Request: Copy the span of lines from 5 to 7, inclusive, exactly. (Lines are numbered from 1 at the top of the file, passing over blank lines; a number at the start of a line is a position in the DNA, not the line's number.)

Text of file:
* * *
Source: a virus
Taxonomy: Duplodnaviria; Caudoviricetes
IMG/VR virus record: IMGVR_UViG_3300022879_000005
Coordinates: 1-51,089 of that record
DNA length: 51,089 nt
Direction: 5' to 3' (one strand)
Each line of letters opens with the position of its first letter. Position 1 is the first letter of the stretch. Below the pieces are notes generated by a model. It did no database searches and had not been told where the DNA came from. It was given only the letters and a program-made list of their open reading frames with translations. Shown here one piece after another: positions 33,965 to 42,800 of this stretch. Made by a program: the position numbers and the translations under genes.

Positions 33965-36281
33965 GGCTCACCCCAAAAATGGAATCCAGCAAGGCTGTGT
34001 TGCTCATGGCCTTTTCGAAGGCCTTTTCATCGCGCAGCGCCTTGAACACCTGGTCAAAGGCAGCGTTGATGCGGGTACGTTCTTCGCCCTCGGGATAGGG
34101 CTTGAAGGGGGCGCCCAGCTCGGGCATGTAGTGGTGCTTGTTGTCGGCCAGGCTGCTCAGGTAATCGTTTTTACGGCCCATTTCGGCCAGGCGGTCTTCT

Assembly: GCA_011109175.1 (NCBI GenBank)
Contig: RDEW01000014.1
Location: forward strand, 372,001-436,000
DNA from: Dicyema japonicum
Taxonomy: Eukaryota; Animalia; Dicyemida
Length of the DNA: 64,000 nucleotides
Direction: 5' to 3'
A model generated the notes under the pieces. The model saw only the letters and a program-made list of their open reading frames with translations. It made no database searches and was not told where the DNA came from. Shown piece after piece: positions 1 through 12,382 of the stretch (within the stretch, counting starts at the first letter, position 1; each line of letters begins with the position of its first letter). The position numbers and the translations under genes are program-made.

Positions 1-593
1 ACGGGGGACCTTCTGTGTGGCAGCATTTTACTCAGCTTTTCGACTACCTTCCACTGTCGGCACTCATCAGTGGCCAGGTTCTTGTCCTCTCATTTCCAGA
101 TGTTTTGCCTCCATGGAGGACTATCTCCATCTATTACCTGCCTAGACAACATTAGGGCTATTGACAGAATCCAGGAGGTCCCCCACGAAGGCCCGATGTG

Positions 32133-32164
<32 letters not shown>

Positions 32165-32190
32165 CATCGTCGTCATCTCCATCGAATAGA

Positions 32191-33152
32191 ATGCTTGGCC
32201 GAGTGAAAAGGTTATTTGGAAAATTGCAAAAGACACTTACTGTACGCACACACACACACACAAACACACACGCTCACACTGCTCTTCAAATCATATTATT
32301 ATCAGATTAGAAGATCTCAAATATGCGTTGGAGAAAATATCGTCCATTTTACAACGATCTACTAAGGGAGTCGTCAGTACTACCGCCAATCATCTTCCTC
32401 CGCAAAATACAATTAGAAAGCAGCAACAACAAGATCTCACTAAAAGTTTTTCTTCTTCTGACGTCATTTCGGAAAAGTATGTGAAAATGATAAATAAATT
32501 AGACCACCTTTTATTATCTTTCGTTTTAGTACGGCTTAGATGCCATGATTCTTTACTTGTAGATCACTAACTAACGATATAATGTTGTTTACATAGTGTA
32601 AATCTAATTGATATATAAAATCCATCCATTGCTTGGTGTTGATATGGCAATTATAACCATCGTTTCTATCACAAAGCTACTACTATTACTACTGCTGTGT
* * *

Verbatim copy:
DNA length: 51,089 nt
Direction: 5' to 3' (one strand)
Each line of letters opens with the position of its first letter. Position 1 is the first letter of the stretch. Below the pieces are notes generated by a model. It did no database searches and had not been told where the DNA came from. It was given only the letters and a program-made list of their open reading frames with translations. Shown here one piece after another: positions 33,965 to 42,800 of this stretch. Made by a program: the position numbers and the translations under genes.